At Jericho Arts Centre until October 25, 2014
Posted October 19, 2014
Pig’s blood. You know there’s going to be pig’s blood even if you didn’t see the movie. Carrie, the shy misfit who exacts revenge on her tormentors, just keeps going and going and going; she’s right up there with Frankenstein and Dracula as an iconic cult figure. Carrie first surfaced as Carrietta (Carrie) N. White, the main character in Stephen King’s first novel (1974), but she quickly surfaced again in the 1976 film starring Sissy Spacek and Piper Laurie.
Lawrence D. Cohen, the film’s screenwriter, then partnered with Michael Gore (yes, that’s his real name) to create the musical, which, surprisingly, was first, produced by the Royal Shakespeare Company in Stratford-upon-Avon, England, in 1988. From Wikipedia: “The production was plagued with script and technical problems. The crew was unable to douse [Carrie] with fake blood without causing her microphone to malfunction”. Rewrite followed rewrite. The star resigned after nearly being decapitated by a set piece but was persuaded to stay on until a replacement could be found.
Undaunted, Carrie The Musical opened on Broadway later in 1988; curtain calls were received with “a raucous mixture of cheers and boos.” It closed after sixteen previews and five performances and is considered one of the most expensive musical theatre disasters of all time.
In 2012, Carrie The Musical, heavily rewritten, was revived for Broadway where it only ran for a month but it’s creators said they had achieved what they set out to do: “to rescue Carrie from oblivion and to give her new life”.
Carrie is back. And she’s taking sweet – bloody sweet – revenge night after night at the Jericho Arts Centre.
This Fighting Chance Production (in association with Nathan Gardner and Danny Brooke and Renegade Arts Company) has a cast of fourteen, a production team of twenty and a live five-piece orchestra, under conductor/keyboardist Caitlin Hayes, making it a big show in a small space. That works well for this all-but-one non-professional cast and crew. Ryan Mooney, artistic director of Fighting Chance Productions directs, and, much as he did with his production of Spring Awakening, focuses on teenage angst: fitting in, looking cool and dealing with peer pressure. Teenagers will really ‘get’ this show.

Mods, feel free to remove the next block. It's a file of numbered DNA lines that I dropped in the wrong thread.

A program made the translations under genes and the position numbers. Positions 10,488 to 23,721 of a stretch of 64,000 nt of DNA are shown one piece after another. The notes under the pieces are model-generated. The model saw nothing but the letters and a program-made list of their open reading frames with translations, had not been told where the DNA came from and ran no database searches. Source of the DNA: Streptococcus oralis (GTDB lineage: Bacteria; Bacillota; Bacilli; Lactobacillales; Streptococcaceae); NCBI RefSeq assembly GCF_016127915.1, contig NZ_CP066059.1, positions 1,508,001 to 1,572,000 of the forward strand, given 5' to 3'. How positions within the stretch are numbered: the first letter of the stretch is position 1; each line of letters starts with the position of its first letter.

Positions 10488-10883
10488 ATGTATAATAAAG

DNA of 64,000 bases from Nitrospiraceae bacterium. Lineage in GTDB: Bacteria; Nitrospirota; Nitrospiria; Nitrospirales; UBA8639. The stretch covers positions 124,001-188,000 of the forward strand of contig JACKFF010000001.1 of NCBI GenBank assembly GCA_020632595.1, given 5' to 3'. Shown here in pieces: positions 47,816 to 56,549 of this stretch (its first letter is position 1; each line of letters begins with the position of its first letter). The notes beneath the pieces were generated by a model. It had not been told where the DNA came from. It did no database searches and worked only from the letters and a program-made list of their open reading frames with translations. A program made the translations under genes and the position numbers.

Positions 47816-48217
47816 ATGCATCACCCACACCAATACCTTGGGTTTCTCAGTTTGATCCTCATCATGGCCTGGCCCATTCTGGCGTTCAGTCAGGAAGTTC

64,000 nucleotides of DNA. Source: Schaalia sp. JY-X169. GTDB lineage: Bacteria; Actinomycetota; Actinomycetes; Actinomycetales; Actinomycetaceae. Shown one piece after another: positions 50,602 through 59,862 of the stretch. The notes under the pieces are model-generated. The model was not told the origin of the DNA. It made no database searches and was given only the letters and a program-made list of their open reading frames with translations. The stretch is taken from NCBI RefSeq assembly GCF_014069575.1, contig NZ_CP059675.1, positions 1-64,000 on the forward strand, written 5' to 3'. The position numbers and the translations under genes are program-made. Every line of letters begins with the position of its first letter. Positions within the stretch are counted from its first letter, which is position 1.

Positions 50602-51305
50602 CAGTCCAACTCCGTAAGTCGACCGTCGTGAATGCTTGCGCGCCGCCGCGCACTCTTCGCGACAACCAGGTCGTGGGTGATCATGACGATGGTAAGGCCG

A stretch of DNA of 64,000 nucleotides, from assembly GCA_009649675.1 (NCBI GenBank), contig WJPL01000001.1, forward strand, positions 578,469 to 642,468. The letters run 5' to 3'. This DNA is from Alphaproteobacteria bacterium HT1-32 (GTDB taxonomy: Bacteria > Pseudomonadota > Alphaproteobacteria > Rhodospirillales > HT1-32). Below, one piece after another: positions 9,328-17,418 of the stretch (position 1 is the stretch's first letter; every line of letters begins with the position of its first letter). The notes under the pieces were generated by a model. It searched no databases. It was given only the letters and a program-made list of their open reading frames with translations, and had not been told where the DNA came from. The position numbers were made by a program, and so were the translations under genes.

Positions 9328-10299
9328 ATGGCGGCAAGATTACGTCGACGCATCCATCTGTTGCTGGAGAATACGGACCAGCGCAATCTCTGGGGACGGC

Grace Newson’s choreography is angular and sharply well-executed; the set, a surround of canvasses on which CARRIE is repeatedly scrawled, is obviously low in production value but it works; and staging the show alley-style with shallow banks of seats on the east and west sides of the theatre makes for in-your-face intimacy.
The songs are not memorable but they’re accessible: most of the time you can hear the words and the music isn’t out of reach of these young singers. The night I went, however, a number of performers were a bit off their mark and occasionally the orchestra was too loud for a singer with a small voice to make herself heard.
Ranae Miller, as Carrie, is the star of this production: her Carrie is so tentative, so shy and so full of longing it makes your heart ache. Miller’s voice is clear and clean from the moment she sings “Carrie”, after being called “Scary Carrie” by her schoolmates, to the penultimate closing number, “The Destruction”. Riley Qualtieri is an engaging, openhearted Tommy Ross who, although Sue’s boyfriend, agrees to take Carrie to the prom as a way of making up for the vicious bullying by his classmates.
The musical begins and ends with Sue (Tegan Verheul) in an interrogation room following the bloodbath at the prom. Verheul, a lovely soprano, is very appealing as the decent, guilt-plagued teenager who takes a stand against Carrie’s attackers led by Chris (Emily Canavan, who really rocks the Arts Centre with songs like “The World According to Chris”).
Always troublesome are roles like Carrie’s mother Margaret (Sabrina Prada). A religious fanatic who claims she only wants the best for her daughter, it’s hard to see how shoving a knife into Carrie is in the child’s best interest. “When There’s No One”, a song Margaret sings to attempt to keep Carrie from the prom should be a tear jerker – and for some, perhaps it is – but it’s such a wank, I suspect we’re all relieved when Carrie turns her telekinetic powers against dear old mom and goes to the front door where Tommy waits, bracelet corsage in hand and quite overwhelmed to see how beautiful Carrie really is.
A lovely surprise is Keri Smith as Miss Gardiner, the girls’ gym teacher. One of the best songs of the show is “Unsuspecting Hearts”, beautifully sung by Smith and Miller.
It’s a curious musical, no doubt about it. But teenagers should love it and, right before Hallowe’en, it’s a great time to see it. Beware the pig’s blood.